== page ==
Sean Penn is a brave man. He regularly shrugs off the comforts of Hollywood to parachute into sites of devastation and disaster, from Iraq and Venezuela to Haiti, where he notoriously commanded bountiful media attention over the course of a self-directed and extended embed during the aftermath of the 2010 earthquake. The actor’s new film Superpower is a documentary that goes beyond the photo ops and talk show appearances, and relays what it looks like, day after day, hour after hour, when an Oscar-winning movie star crashes a cataclysm.
Co-directed by Aaron Kaufman and produced with Vice, Penn’s Superpower was originally meant to be a feature film on Volodymyr Zelenskiy, the heroically buffoonish Ukrainian comedian whose anti-corruption bits and widespread popularity somehow translated into presidency. Around the time that the documentary project was getting started, though, Russia invaded Ukraine. Penn was on hand to spring to action, growling at the atrocity and stomping around the rubble – and rubbing elbows with power players and global leaders. A biographical feature became an autobiographical portrait of Hollywood humanitarianism.
The film is a mishmash of global news clips registering key moments from the Russian assault on Ukraine and diaristic footage showing Penn on his listening tour. Here is an insomnia-addled, cigarette-sucking, vodka-swilling citizen journalist who wants to chronicle the atrocities playing out in real time. Penn’s aim might be true, but his appetite for adrenaline appears to trump his ability to justify why he occupies a position in the red hot center of a global crisis.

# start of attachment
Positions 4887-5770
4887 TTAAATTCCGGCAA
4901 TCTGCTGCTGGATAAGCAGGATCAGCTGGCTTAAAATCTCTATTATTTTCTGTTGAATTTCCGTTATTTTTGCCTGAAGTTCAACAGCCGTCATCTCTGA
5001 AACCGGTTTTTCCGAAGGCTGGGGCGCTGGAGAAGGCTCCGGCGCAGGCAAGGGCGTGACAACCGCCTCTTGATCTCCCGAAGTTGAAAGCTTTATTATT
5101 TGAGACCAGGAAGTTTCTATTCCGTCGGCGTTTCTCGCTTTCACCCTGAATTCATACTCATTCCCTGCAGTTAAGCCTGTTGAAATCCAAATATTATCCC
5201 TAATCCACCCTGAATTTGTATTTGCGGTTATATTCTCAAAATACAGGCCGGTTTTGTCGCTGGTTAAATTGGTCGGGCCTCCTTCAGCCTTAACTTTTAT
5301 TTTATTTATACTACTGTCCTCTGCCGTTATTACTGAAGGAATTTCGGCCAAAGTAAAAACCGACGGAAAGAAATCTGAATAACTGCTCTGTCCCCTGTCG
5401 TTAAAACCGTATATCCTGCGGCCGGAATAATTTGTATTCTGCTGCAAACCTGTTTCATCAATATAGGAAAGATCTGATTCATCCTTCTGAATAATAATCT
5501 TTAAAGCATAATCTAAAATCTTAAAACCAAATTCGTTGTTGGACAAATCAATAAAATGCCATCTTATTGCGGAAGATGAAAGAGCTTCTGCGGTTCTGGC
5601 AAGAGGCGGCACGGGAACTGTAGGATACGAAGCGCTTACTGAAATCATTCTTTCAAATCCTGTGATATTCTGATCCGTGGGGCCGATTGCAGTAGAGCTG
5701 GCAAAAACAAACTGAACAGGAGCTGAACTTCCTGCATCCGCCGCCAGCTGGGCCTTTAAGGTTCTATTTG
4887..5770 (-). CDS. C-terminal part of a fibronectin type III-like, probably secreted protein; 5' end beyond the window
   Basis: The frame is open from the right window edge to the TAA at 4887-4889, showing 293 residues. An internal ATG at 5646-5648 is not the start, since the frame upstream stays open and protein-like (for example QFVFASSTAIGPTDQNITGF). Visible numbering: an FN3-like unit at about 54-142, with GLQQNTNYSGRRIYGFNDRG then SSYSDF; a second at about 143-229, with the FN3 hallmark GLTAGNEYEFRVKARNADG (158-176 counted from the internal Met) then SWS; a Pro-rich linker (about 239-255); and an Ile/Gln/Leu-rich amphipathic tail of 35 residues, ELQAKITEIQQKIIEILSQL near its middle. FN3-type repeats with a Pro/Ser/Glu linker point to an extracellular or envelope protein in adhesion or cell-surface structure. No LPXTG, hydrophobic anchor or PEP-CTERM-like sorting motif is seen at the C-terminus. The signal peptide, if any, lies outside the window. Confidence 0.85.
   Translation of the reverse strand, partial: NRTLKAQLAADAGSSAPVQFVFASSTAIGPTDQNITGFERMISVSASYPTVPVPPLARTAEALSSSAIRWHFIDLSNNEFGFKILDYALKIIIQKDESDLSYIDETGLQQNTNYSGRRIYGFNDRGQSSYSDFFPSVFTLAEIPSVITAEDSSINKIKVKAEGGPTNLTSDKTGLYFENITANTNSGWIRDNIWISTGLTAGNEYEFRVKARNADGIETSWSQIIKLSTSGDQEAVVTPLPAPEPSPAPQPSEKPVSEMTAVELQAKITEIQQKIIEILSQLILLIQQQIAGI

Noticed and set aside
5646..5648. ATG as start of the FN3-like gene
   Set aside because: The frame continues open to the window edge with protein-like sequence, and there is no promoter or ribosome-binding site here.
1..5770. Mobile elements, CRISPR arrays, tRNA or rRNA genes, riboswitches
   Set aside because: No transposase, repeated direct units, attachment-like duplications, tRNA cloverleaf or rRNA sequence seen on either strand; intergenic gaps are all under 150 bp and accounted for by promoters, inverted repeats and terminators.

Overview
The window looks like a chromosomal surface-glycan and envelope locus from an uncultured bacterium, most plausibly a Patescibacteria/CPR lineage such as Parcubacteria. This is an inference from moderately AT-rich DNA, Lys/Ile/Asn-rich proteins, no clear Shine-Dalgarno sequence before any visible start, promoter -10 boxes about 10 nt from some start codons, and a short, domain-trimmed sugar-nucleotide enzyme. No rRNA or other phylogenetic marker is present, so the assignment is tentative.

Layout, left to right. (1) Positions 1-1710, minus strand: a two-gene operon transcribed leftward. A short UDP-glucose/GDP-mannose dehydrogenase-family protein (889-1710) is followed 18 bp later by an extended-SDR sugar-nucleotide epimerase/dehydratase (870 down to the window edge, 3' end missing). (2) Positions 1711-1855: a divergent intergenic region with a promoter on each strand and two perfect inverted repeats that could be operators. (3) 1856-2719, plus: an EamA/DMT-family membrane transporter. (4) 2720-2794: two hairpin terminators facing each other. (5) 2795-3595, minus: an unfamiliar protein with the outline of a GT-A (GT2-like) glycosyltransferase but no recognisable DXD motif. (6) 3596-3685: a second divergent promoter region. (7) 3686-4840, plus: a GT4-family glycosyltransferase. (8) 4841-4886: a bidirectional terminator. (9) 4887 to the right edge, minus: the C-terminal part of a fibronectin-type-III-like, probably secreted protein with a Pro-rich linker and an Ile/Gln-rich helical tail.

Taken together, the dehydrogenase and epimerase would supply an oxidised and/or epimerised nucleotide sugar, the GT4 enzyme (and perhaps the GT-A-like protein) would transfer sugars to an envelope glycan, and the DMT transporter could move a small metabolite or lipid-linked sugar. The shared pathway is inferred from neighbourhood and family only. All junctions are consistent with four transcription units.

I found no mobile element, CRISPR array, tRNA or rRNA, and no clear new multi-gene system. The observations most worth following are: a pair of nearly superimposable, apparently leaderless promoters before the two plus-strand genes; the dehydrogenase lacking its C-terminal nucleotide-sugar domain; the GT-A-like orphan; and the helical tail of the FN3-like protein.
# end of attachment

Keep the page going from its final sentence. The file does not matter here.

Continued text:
Penn takes the stance of an innocent, yet a defensiveness runs through his spiel. The very day after Russia’s initial strike on Ukraine, a ragged-looking Penn pulls up to the president’s bunker for an interview his team has secured – but hasn’t prepared for. “I assume that journalists and quasi-journalists around the world would scoff but there was not one cell in my body willing to prepare a question for the president,” Penn narrates in his gruff cowboy drawl. “Not on a day like this. I hoped the film would be useful. That’s about it.”
By all appearances, Penn’s intentions are not bad. He has a platform and he is using it, not to line up free training sessions at Hollywood gyms or private dinners in Malibu but to embed in a war zone and spread the word about the atrocities he has been seeing up close. But this film offers little in the way of Ukraine insight. Instead it serves as a queasy-making examination of the celebrity-blighted news cycle where somebody like Penn is the de-facto messenger of tragedy.
With its rushed rhythms and diligent marshaling of facts that will probably feel familiar to regular readers of any international publication, the project’s most novel revelation is how fame lubricates access. One can’t help wondering about the seasoned reporters in the field who were and are left to piece the story together without prime seats at the tables where dignitaries and politicians break bread.
For all his freewheeling curiosity, Penn never seems terribly drawn to the stories of the people who dwell outside of the corridors of power. He lights up in the company of Zelenskiy, another entertainer in a body-con T-shirt.
A visit to a woman whose home has been bombed and who wryly explains that she won’t be serving tea seems cursory, a wasted opportunity. But maybe Penn is more sophisticated than he lets on and he’s offering a message that doesn’t come through on his CNN and Hannity appearances. It’s a nasty truth that would stand us in good stead come the next global crisis:
Blockbusters never revolve around the little guy.
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